University Village at Innovation: a 1.6 million square foot mixed-use project in the Prince William County, Virginia. The first phase of development will be a 300-unit residential building providing housing to George Mason University’s Sci-Tech Campus. The building will also have restaurant and a patisserie café. Construction starts in May of 2022 with delivery in 2024.

New River Valley Commerce Park: a 5.8 million square foot data center business center in Pulaski County, VA. Construction will start in the 4th Quarter of 2022.

Tim Kissler's LinkedIn page

Moderator, Denny Daugherty

Denny Daugherty is a past president of the Prince William Committee of 100 (C100) and current Program Committee Chairman. He is retiring this summer after 45 years as a federal government employee, most of them in a legal capacity.

He grew up in Louisiana and received his undergraduate and law degrees at Louisiana State University. He and his family worship at Spriggs Road Presbyterian Church.

Denny has lived in the Brentsville district of this county since 1987 and his three children graduated from Brentsville High School. He served on the Library Board as an appointee of several county supervisors from that district. He has been an officer of the Prince William and Manassas Family Alliance most of the 20 years of its association with the Family Founda-tion of Virginia. That's a group that produces "voter guides," comparing the positions of competing candidates in both general elections and party nominating processes.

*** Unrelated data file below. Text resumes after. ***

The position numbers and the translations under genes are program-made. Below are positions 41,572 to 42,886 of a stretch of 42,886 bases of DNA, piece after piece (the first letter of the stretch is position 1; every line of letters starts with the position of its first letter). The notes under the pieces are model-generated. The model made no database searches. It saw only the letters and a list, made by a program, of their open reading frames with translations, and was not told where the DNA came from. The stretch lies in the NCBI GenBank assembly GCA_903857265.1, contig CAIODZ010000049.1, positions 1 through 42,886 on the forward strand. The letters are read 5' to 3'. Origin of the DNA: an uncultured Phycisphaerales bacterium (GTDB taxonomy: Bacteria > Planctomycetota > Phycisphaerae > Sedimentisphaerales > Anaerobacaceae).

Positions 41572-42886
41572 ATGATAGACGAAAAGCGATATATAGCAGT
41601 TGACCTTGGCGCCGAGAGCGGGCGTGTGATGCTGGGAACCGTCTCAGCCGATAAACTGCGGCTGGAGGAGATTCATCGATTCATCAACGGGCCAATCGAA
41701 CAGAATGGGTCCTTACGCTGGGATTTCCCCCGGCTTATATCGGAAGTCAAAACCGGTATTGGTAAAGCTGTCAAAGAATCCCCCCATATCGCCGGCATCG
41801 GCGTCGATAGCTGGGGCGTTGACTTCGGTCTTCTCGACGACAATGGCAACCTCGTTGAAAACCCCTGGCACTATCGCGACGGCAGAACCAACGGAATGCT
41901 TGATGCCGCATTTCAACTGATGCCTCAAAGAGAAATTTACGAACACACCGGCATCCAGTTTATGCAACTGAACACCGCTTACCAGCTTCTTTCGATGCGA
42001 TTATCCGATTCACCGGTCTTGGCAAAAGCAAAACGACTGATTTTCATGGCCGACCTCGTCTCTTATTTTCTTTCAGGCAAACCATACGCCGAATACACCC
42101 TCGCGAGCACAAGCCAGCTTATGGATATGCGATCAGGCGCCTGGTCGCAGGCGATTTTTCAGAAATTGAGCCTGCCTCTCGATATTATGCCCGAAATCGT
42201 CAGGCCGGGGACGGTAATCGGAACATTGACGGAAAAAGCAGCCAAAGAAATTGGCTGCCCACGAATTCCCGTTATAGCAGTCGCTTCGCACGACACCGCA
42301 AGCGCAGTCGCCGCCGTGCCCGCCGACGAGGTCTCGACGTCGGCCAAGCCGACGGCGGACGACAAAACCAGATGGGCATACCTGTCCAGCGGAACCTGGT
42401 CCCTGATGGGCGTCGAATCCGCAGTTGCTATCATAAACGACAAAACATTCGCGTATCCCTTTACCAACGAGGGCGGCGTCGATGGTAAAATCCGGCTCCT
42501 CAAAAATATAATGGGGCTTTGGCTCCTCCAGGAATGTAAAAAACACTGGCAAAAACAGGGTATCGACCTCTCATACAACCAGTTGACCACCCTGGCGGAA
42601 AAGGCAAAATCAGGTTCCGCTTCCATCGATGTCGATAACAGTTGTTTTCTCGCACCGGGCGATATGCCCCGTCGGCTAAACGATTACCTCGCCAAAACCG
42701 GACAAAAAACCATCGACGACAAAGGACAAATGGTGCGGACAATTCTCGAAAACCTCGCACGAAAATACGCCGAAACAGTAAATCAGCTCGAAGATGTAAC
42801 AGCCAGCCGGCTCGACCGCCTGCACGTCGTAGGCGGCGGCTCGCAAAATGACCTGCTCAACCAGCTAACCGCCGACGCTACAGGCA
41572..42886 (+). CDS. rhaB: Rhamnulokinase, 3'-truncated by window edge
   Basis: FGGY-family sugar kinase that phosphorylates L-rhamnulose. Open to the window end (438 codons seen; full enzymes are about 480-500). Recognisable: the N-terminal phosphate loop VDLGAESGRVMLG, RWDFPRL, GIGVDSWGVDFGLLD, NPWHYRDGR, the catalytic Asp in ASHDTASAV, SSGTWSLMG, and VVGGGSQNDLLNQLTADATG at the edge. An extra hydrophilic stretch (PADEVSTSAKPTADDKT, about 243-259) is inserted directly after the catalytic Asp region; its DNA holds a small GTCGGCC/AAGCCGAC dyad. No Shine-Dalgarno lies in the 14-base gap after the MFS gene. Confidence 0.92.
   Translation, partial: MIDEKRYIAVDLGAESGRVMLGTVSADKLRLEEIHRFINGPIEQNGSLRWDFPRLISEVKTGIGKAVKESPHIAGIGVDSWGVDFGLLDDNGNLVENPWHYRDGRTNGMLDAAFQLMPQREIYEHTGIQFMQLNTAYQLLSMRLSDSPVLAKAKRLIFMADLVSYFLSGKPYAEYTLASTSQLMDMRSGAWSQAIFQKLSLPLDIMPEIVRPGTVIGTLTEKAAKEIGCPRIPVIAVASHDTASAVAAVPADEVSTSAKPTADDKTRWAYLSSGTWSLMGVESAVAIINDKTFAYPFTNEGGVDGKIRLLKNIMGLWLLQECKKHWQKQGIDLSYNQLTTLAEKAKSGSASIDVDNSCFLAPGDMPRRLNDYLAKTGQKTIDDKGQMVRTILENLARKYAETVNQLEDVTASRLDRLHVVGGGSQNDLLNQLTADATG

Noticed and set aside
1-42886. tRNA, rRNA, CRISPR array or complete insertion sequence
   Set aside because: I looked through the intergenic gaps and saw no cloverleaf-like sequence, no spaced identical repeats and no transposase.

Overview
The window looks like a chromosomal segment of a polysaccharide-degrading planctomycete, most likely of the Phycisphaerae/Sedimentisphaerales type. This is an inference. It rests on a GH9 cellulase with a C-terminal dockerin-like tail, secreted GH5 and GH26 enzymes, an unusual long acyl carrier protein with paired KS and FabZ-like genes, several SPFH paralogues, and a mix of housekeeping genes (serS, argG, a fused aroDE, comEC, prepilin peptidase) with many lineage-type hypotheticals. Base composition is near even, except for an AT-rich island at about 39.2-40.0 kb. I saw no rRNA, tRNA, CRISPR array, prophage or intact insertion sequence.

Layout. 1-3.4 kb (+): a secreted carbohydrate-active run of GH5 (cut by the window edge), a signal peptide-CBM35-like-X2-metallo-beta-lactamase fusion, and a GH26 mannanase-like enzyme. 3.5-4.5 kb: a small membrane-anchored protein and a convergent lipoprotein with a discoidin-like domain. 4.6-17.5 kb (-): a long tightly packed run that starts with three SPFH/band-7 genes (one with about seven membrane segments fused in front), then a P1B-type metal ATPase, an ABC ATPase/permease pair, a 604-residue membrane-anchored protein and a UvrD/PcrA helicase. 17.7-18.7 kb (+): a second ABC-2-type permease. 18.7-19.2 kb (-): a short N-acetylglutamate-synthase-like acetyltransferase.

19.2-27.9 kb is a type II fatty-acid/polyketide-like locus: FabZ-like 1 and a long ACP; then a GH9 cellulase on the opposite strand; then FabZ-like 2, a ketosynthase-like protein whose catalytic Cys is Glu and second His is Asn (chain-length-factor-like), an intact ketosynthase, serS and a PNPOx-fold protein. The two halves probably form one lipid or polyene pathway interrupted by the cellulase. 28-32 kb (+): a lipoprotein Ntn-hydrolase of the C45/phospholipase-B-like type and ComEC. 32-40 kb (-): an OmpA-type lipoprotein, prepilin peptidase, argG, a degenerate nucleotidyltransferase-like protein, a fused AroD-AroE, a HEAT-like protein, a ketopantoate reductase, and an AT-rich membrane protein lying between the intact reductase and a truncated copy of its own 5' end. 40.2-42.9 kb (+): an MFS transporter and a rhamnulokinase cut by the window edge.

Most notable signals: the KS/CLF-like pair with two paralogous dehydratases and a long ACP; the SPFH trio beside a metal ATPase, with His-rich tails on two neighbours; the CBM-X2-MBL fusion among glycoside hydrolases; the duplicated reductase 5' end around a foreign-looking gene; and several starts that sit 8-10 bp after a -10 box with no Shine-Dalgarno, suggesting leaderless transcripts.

Denny has been an active Republican since he was 15 years old. He has just been elected to chair the Prince William County Republican Commit-tee, after representing it on the party's 10th Congressional District Commit-tee.

When the Prince William Committee of 100 celebrated its 30th anniversary, former presidents were asked to describe their experience. Denny noted that it was the best way he had found to get to know people with whom he disagreed on issues of the day and to learn their perspectives on matters under consideration at the state and local level. He enjoys it so much he is still involved 20 years after first joining.